Miller began doing research on David Starr Jordan (1851-1931) to understand how he had managed to carry on after the 1906 San Francisco earthquake destroyed his work. A taxonomist who is credited with discovering “a full fifth of fish known to man in his day,” Jordan had amassed an unparalleled collection of ichthyological specimens. Gathering up all the fish he could save, Jordan sewed the nameplates that had been on the destroyed jars directly onto the fish. His perseverance intrigued the author, who also discusses the struggles she underwent after her affair with a woman ended a heterosexual relationship. Born into an upstate New York farm family, Jordan attended Cornell and then became an itinerant scholar and field researcher until he landed at Indiana University, where his first ichthyological collection was destroyed by lightning. In between this catastrophe and others involving family members’ deaths, he reconstructed his collection. Later, he was appointed as the founding president of Stanford, where he evolved into a Machiavellian figure who trampled on colleagues and sang the praises of eugenics. Miller concludes that Jordan displayed the characteristics of someone who relied on “positive illusions” to rebound from disaster and that his stand on eugenics came from a belief in “a divine hierarchy from bacteria to humans that point[ed]…toward better.” Considering recent research that negates biological hierarchies, the author then suggests that Jordan’s beloved taxonomic category—fish—does not exist. Part biography, part science report, and part meditation on how the chaos that caused Miller’s existential misery could also bring self-acceptance and a loving wife, this unique book is an ingenious celebration of diversity and the mysterious order that underlies all existence.

A quirky wonder of a book.

Pub Date: April 14, 2020

ISBN: 978-1-5011-6027-1

Page Count: 224

Publisher: Simon & Schuster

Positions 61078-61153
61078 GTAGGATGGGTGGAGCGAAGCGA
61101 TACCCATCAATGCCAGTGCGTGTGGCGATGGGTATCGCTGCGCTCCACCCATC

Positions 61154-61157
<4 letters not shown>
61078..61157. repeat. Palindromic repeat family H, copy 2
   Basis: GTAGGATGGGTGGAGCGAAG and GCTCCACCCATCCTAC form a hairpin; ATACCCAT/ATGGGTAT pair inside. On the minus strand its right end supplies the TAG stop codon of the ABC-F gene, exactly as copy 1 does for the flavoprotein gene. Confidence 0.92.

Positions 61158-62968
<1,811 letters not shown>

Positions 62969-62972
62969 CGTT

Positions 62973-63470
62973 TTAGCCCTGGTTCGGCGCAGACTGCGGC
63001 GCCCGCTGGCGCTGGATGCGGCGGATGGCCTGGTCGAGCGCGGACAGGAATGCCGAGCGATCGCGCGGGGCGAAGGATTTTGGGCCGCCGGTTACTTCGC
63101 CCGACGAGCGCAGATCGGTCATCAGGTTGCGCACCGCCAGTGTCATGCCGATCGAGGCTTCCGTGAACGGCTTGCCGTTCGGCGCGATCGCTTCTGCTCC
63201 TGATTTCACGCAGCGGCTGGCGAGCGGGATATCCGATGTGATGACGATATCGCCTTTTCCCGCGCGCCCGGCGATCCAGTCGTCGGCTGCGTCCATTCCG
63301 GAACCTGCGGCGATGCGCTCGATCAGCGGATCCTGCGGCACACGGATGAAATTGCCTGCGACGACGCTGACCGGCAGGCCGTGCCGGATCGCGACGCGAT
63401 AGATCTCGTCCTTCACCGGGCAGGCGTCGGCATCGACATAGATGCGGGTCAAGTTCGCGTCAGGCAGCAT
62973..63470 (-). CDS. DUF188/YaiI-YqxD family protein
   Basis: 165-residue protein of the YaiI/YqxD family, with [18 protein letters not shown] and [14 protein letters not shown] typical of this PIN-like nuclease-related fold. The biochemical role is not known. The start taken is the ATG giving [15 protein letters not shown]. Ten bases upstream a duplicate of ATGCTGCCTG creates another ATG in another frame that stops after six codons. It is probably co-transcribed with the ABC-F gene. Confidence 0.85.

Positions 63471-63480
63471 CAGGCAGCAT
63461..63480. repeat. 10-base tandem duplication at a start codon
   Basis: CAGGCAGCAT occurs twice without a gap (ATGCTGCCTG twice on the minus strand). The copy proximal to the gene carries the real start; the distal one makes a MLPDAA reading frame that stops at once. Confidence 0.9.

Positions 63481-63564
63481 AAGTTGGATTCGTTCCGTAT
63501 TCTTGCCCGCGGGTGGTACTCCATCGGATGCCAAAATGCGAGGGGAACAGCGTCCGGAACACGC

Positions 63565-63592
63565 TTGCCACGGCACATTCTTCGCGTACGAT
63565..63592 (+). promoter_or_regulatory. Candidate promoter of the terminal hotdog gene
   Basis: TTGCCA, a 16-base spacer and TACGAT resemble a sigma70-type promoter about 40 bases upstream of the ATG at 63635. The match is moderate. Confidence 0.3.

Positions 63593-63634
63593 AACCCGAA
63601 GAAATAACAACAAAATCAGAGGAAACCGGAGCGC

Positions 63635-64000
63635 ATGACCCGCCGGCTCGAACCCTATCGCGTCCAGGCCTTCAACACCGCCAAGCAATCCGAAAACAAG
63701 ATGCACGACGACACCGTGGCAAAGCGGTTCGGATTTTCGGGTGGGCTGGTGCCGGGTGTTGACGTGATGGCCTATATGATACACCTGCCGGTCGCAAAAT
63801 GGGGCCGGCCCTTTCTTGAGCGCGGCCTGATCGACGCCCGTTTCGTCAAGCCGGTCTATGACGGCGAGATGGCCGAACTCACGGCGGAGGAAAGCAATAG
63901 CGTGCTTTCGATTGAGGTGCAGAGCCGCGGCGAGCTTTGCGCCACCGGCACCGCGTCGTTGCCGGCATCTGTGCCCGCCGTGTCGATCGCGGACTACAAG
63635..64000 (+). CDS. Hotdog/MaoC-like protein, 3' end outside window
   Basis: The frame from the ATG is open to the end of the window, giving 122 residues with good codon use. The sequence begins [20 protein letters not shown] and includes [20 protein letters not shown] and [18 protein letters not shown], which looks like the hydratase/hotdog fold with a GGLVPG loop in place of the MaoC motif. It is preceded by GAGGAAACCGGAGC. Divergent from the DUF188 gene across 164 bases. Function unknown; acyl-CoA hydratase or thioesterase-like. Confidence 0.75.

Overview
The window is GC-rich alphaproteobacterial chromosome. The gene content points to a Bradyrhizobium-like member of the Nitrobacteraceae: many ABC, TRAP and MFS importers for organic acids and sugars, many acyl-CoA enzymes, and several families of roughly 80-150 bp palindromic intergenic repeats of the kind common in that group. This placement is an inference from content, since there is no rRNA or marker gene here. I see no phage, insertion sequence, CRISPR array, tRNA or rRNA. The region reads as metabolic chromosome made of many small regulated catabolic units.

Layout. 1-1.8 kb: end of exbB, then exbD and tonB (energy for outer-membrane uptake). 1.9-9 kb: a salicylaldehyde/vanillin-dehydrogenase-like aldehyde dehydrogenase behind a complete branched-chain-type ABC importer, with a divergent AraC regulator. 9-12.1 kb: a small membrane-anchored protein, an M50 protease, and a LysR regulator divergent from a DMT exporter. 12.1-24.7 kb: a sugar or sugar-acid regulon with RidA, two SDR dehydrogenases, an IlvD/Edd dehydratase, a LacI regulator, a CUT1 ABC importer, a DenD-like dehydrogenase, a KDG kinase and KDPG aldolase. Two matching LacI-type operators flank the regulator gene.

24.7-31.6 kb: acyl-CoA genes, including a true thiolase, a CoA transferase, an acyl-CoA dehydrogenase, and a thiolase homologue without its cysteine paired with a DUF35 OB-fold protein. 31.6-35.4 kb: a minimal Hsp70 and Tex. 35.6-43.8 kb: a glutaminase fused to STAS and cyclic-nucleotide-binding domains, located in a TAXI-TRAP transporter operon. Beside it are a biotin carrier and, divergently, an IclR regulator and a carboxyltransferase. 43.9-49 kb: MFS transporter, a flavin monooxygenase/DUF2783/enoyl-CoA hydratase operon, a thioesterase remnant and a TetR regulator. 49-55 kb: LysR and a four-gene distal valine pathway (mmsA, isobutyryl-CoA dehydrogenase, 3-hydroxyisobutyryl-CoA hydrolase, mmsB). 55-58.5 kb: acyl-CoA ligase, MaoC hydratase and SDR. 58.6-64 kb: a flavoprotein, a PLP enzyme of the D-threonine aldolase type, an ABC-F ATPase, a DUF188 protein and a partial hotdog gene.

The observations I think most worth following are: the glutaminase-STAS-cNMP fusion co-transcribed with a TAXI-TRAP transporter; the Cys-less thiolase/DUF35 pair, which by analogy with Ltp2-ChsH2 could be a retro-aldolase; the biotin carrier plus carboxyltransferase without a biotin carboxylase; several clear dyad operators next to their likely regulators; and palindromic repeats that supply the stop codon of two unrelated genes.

Review Posted Online: Jan. 1, 2020

Kirkus Reviews Issue: Feb. 1, 2020

Did you like this book?

Jahren transcends both memoir and science writing in this literary fusion of both genres.

Our Verdict

  • Our Verdict
  • GET IT

  • Kirkus Reviews'
    Best Books Of 2016

  • New York Times Bestseller

  • National Book Critics Circle Winner


Award-winning scientist Jahren (Geology and Geophysics/Univ. of Hawaii) delivers a personal memoir and a paean to the natural world.

The author’s father was a physics and earth science teacher who encouraged her play in the laboratory, and her mother was a student of English literature who nurtured her love of reading. Both of these early influences engrossingly combine in this adroit story of a dedication to science. Jahren’s journey from struggling student to struggling scientist has the narrative tension of a novel and characters she imbues with real depth. The heroes in this tale are the plants that the author studies, and throughout, she employs her facility with words to engage her readers. We learn much along the way—e.g., how the willow tree clones itself, the courage of a seed’s first root, the symbiotic relationship between trees and fungi, and the airborne signals used by trees in their ongoing war against insects. Trees are of key interest to Jahren, and at times she waxes poetic: “Each beginning is the end of a waiting. We are each given exactly one chance to be. Each of us is both impossible and inevitable. Every replete tree was first a seed that waited.” The author draws many parallels between her subjects and herself. This is her story, after all, and we are engaged beyond expectation as she relates her struggle in building and running laboratory after laboratory at the universities that have employed her. Present throughout is her lab partner, a disaffected genius named Bill, whom she recruited when she was a graduate student at Berkeley and with whom she’s worked ever since. The author’s tenacity, hope, and gratitude are all evident as she and Bill chase the sweetness of discovery in the face of the harsh economic realities of the research scientist.

Jahren transcends both memoir and science writing in this literary fusion of both genres.

Pub Date: April 5, 2016

ISBN: 978-1-101-87493-6

Page Count: 336

Publisher: Knopf

Review Posted Online: Jan. 4, 2016

Kirkus Reviews Issue: Jan. 15, 2016

Did you like this book?

No Comments Yet